The second type of dialogue is conducted between competing pedagogues. The third basis of the knowledge-institution is provided by a third type of dialogue, conducted between the teacher and the student. The teacher answers the queries of the student. These dialogues are held in a medium of attitude. This attitude relates to aesthetics — the state of truth. Life, queries and practices of knowledge-seeking, defending or refuting must correspond to this attitude of truth.

Knowledge is required in order to resolve doubts and thus in order to act meaningfully. Indian theorists argue for a common knowledge that is distinguishable from common sense beliefs. Such knowledge is obtained through iterated fruitful actions, through the authority of sentences (or words). Therefore the actions in a commonly led daily life are both meaningful and knowledge-driven. We argue for four sources of validation, viz., sentence, inference, direct perception and analogy. Moreover, as argued above, knowledge is entailed not by way of justification as such, but by the realisation of good or fruit-ladenness of meaning and actions or iterated actions.

We summarise the arguments put forth by Indian theoreticians on the subject of the description and divisions of knowledge as follows. Knowledge cannot be described by descriptions (or descriptive sentences) alone. Hence an attempt to describe or limit knowledge by theories — where theories are nothing but descriptive sentences, is incomplete. The folk or common experience of doing things successfully is an equal partner of knowledge. Knowledge is also described by naming and achieved through iterated practice. Moreover, such a complete picture of knowledge is always derivable through an injunction. Such an injunction may not always be clearly visible or discernible, but it can surely be inferred. Indian theoreticians thus argue for a different scheme of knowledge division. The argued positions always refer to a source of injunction, an injunction, a theory as a description, a set of names, and an iterated practice or action orientation. Theoretical or descriptive knowledge must therefore relate itself to the examples of realised good in common life through dialogue with common people.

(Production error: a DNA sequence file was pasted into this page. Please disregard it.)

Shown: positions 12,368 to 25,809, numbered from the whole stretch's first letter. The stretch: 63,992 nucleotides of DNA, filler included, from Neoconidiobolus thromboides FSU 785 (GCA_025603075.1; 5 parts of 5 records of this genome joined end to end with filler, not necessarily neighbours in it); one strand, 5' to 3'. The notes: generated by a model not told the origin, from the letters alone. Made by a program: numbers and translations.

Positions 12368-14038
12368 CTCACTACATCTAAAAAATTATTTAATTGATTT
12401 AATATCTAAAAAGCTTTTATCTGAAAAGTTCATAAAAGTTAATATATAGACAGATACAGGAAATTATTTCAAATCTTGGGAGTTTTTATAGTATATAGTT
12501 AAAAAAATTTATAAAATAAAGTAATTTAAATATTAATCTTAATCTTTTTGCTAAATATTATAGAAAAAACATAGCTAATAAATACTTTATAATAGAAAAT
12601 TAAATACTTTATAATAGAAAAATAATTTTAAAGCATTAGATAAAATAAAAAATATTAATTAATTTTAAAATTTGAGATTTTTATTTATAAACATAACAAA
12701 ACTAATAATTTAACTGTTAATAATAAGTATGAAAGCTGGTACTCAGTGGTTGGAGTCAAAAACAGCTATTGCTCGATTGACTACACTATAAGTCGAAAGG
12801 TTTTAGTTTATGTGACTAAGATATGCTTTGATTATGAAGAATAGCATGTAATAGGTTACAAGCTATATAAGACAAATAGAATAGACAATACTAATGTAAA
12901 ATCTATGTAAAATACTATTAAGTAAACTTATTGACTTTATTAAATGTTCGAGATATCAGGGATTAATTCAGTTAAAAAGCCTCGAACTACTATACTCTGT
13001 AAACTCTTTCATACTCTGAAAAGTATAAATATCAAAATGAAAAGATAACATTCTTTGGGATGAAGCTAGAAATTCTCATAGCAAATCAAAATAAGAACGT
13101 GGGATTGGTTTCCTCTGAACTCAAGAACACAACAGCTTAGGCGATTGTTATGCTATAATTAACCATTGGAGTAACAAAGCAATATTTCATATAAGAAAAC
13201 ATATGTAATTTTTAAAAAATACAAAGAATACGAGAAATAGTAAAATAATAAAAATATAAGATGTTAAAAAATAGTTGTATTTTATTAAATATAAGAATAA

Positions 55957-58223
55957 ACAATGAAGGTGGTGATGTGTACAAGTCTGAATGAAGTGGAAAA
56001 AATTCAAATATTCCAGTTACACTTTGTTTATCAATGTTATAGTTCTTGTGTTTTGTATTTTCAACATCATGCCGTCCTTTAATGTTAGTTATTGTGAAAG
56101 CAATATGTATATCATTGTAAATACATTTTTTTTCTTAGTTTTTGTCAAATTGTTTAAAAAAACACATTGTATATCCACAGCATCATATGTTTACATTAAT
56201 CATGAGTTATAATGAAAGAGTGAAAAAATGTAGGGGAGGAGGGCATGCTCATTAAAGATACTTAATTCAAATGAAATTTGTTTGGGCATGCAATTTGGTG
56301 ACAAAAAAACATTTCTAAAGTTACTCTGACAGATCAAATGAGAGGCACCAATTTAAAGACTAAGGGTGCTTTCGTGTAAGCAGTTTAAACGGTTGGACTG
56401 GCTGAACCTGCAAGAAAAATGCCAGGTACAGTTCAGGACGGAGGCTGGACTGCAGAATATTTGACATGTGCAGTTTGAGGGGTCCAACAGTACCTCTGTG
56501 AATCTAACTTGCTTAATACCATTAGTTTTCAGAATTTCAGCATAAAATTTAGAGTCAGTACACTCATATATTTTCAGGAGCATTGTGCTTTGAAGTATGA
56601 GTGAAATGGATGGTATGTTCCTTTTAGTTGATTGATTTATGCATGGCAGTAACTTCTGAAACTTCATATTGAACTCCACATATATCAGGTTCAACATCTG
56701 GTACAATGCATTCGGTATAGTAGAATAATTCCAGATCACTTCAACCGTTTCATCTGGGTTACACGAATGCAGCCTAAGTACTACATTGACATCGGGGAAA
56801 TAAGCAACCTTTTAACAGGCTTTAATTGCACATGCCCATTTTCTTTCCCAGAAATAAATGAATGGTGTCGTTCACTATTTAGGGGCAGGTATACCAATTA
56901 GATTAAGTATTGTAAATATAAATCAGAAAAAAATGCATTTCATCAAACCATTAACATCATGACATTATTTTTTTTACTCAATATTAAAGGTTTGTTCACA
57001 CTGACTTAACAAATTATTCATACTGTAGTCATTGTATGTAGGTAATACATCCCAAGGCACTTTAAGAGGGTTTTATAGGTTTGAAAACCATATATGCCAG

These theorists argue that even an art or practice or skill may have a theory or may be theoretical. This set of four sentences or four types of knowledge describe knowledge in its entirety. An art, while being performing or iterative, would also require injunctions in order to delimit the performance and to remain correct. Similarly a theory would require, apart from the descriptive propositions, an injunction to limit the iterated performance (for example, the experiment seeking evidences) on the nominal (the characteristic name, for example, of the biological organism, on which the experimental performance is being carried out), through an iterated or algorithmic procedure, etc. However, while a theory pays strict attention to the descriptive propositions, an art or skill may pay stricter attention to the procedure or to the injunction or even to the characteristics that are nominal.

A vidya is defined differently. It is defined by virtue of the good that is entailed to the performer. Vidya is classified according to the destination. Some treatises define sixty-four, others define sixteen types of vidya, according to the particular good that it allows the performer to attain by way of exercising or performing through the concepts as laid out in that particular pedagogy. This classification tacitly assumes multiple forms of good, and defines a pedagogy according to the variabilities of good sought. Necessarily, concepts in this vidya are laid out in any of the four types of sentences described above. A pedagogy is defined in terms of a good in a such way that any performance on the pedagogic skill would necessarily involve the performer, the object of performance, the good to be attained, and above all a social milieu where the pedagogy, the concepts and the good are to be either defended or the opponent’s views and performances are to be refuted, through entering into a discourse, dialogue or debate.

Basic Education is not Primary